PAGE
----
Bike KC creates an inexpensive transportation alternative for all Kansas Citians. This helps the local economy, particularly for those at lower income levels, because it creates an inexpensive way to get to work, school, and shopping. People without motor vehicles are forced to look for work close to home (or close to bus transportation). With a bicycle and good bicycle-friendly streets, such workers can find jobs 6, 8, or 15 miles from home, commuting by bicycle or bicycle combined with public transportation.
Bike KC has relatively low costs with high benefits per unit of cost. Many bicycle-friendly changes are simply a matter of signs and re-striping (it doesn't get any cheaper than that!). Major changes in street configuration will be phased in as streets are rebuilt for other reasons. The bicycle-specific components will add a relatively small percentage to the expense of these major projects. The bicycle-specific components benefit motorists as well as pedestrians and bicyclists.
Bike KC represents good planning for the future. It is a transportation blueprint that creates standards and an overall, coherent master plan. It means money spent in the future will be better managed and better spent, because it is part of a master plan, rather than a hodge-podge of quick band-aid type fixes. Kansas City sorely needs such planning (if only politicians 20 or 40 years ago had been foresighted enough to create such a plan, we would all be reaping the benefits now . . . ).
Bike KC or a similar plan is required for Kansas City to receive millions of dollars of federal transportation funding. This money requires bicycling and other alternatives to be supported as TRANSPORTATION alternatives. Please note that multi-use bicycle paths (off-street) are very fine RECREATION alternatives, but very rarely are they realistic TRANSPORTATION alternatives. There is no way we could possibly build a network of dedicated bicycle paths that would transport us anywhere and everywhere in the metro area, the way our present street network does. Bike KC is a coherent and well-thought-out bicycle TRANSPORTATION plan.
Because Bike KC will bring in millions in federal funding, will create inexpensive transportation alternatives for area residents, and creates coherent standards and a master plan for future transportation projects, Bike KC is, in the short and the long term, a net financial positive for Kansas City government and the local economy.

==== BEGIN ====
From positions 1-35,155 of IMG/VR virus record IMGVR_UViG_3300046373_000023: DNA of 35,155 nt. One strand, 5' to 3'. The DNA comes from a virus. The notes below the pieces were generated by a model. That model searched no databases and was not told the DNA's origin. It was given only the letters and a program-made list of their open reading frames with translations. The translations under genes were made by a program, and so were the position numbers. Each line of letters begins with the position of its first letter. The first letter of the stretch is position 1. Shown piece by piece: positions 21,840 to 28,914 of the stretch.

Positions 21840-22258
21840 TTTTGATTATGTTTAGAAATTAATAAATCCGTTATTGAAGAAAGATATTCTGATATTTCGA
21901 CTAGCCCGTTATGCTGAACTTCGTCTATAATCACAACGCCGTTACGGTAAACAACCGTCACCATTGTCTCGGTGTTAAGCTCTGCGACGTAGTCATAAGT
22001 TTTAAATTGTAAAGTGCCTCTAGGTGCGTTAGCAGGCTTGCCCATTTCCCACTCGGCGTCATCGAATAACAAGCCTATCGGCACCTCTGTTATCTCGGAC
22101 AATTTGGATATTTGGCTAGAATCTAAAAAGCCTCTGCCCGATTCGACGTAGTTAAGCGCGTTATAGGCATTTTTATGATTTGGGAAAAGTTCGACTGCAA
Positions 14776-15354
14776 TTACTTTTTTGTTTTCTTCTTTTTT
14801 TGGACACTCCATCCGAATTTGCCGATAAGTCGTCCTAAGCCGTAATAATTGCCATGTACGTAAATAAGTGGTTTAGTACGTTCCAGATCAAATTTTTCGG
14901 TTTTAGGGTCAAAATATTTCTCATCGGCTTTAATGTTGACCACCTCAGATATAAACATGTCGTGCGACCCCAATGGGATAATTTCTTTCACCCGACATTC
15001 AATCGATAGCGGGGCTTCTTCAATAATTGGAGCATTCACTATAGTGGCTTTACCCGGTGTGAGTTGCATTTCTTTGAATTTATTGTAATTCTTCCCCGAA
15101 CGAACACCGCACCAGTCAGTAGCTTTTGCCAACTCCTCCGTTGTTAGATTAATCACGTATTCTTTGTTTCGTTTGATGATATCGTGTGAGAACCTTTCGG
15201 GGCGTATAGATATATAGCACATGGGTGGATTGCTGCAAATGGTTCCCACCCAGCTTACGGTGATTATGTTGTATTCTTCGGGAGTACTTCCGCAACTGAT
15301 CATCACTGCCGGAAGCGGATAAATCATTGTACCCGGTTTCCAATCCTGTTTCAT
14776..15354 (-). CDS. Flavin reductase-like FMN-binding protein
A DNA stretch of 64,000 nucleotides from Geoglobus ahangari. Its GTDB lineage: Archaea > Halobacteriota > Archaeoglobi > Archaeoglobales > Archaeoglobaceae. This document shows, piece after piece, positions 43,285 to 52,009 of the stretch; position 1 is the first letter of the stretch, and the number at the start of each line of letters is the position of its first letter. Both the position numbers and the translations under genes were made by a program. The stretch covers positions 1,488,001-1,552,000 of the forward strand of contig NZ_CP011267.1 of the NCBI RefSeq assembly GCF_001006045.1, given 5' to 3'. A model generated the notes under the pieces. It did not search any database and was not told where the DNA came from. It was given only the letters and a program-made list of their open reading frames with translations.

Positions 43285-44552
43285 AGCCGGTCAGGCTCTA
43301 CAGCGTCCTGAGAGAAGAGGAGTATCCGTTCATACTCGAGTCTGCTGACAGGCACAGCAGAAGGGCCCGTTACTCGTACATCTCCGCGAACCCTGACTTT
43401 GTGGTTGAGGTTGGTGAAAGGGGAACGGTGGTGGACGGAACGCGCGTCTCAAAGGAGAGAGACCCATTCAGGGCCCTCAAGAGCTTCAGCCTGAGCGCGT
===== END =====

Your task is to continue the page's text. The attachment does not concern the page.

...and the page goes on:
Bike KC leverages our many, many thousands of miles of pre-existing bicycle-friendly streets to create a coherent bicycle transportation system. Bike KC adds the final 5% that makes the pre-existing 95% of good bicycling roads work as a bicycle transportation system.
Let me expand a little on the last point:
I have been riding my bike for many local errands over the past years and have found that the KC area is actually surprisingly friendly for transportational and utility bicycling. Perhaps 90-95% of our roads are ALREADY bicycle-friendly. Quiet neighborhood streets are very conducive to bicycling, and when I am out riding in Spring-Summer-Fall I see dozens of riders out using them.
(Drivers often remark, "Where are the bicyclists? I never see any! Why should we waste money on bicycle facilities when there aren't any bicyclists?" The simple reason drivers don't see bicyclists is that most bicyclists drive where most automobiles don't.)
With many local bicycle-friendly streets, bicyclists have little trouble getting around their own neighborhoods, but have a good deal of trouble getting from, say, Waldo to Downtown (about 6 or 8 miles; a nice 30- or 40-minute ride) or from Bannister Mall to Indian Village (3 miles; 15 minutes) simply because the roads linking one neighborhood to another are often unfriendly to bicycles.
The Bike KC proposal will help "bridge the gap" for bicyclists, creating viable bicycle routes through between areas where the only through route currently has heavy, fast-moving traffic and narrow lanes. This is the point behind Bike KC's several east-west and north-south bicycle corridors.
In summary: Bicycling is a safe and viable transportation alternative in the Kansas City area. I urge you to help plan well for Kansas City's future by supporting the Bike KC proposal.
Dr. Brent Hugh
Assistant Professor, Missouri Western State College
KC area driver, bicyclist, taxpayer, and voter